Conversational interaction in the scanner:mentalizing during language processing as revealed by MEG


Humans are especially good at taking another's perspective-representing what others might be thinking or experiencing. This "mentalizing" capacity is apparent in everyday human interactions and conversations. We investigated its neural basis using magnetoencephalography. We focused on whether mentalizing was engaged spontaneously and routinely to understand an utterance's meaning or largely on-demand, to restore "common ground" when expectations were violated. Participants conversed with 1 of 2 confederate speakers and established tacit agreements about objects' names. In a subsequent "test" phase, some of these agreements were violated by either the same or a different speaker. Our analysis of the neural processing of test phase utterances revealed recruitment of neural circuits associated with language (temporal cortex), episodic memory (e.g., medial temporal lobe), and mentalizing (temporo-parietal junction and ventromedial prefrontal cortex). Theta oscillations (3-7 Hz) were modulated most prominently, and we observed phase coupling between functionally distinct neural circuits. The episodic memory and language circuits were recruited in anticipation of upcoming referring expressions, suggesting that context-sensitive predictions were spontaneously generated. In contrast, the mentalizing areas were recruited on-demand, as a means for detecting and resolving perceived pragmatic anomalies, with little evidence they were activated to make partner-specific predictions about upcoming linguistic utterances.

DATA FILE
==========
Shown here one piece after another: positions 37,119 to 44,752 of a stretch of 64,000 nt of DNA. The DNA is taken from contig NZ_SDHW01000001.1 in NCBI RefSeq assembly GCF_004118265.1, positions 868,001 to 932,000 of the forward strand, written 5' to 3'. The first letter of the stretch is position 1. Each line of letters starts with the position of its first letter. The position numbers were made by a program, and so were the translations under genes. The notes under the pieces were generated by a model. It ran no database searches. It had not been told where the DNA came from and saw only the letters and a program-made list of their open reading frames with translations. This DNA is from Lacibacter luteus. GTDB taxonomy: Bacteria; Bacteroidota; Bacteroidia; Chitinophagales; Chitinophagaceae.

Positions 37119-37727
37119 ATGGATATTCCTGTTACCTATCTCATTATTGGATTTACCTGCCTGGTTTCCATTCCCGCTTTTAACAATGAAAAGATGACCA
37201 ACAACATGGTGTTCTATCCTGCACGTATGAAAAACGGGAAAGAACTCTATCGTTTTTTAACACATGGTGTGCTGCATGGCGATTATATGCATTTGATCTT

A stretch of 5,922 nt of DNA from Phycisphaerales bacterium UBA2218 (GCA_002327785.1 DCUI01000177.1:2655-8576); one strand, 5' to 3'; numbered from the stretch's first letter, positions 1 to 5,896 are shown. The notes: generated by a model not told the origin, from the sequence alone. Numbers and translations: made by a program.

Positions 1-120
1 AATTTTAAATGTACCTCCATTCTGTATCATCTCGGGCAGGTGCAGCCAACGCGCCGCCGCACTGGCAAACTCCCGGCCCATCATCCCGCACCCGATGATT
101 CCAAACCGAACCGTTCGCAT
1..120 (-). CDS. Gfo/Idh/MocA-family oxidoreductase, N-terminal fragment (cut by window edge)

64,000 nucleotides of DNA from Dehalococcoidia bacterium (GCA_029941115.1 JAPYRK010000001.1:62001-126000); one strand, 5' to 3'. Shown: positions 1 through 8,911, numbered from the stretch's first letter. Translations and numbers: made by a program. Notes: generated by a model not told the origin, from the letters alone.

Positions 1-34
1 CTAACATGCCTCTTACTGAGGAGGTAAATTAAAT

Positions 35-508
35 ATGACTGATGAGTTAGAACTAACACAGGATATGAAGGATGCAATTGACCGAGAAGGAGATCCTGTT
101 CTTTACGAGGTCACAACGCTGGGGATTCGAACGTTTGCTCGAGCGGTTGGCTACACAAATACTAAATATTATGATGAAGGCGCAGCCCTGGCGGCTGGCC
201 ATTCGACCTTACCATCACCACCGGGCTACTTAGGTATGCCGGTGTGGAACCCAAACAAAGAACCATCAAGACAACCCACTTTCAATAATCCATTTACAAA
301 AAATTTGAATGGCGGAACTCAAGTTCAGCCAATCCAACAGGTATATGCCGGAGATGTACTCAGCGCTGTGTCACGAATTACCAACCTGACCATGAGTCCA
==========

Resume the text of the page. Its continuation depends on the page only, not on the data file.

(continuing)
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Divisions: College of Health & Life Sciences > School of Psychology
College of Health & Life Sciences > Clinical and Systems Neuroscience
College of Health & Life Sciences > School of Optometry > Centre for Vision and Hearing Research
Additional Information: © The Author 2014. Published by Oxford University Press. This is an Open Access article distributed under the terms of the Creative Commons Attribution License (, which permits unrestricted reuse, distribution, and reproduction in any medium, provided the original work is properly cited. Grant number: ESRC RES-000-22-4325. Supplementary data at
Uncontrolled Keywords: conversational interaction,episodic working memory,magnetoencephalography ,theory of mind,perspective,taking pragmatics
Publication ISSN: 1460-2199
Last Modified: 01 Mar 2024 08:10
Date Deposited: 02 Jul 2014 14:44
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Related URLs: http://cercor.o ... ntent/25/9/3219 (Publisher URL)
PURE Output Type: Article
Published Date: 2015-09
Published Online Date: 2014-06-05
Authors: Bögels, Sara
Barr, Dale J.
Garrod, Simon
Kessler, Klaus (ORCID Profile 0000-0001-7307-9539)


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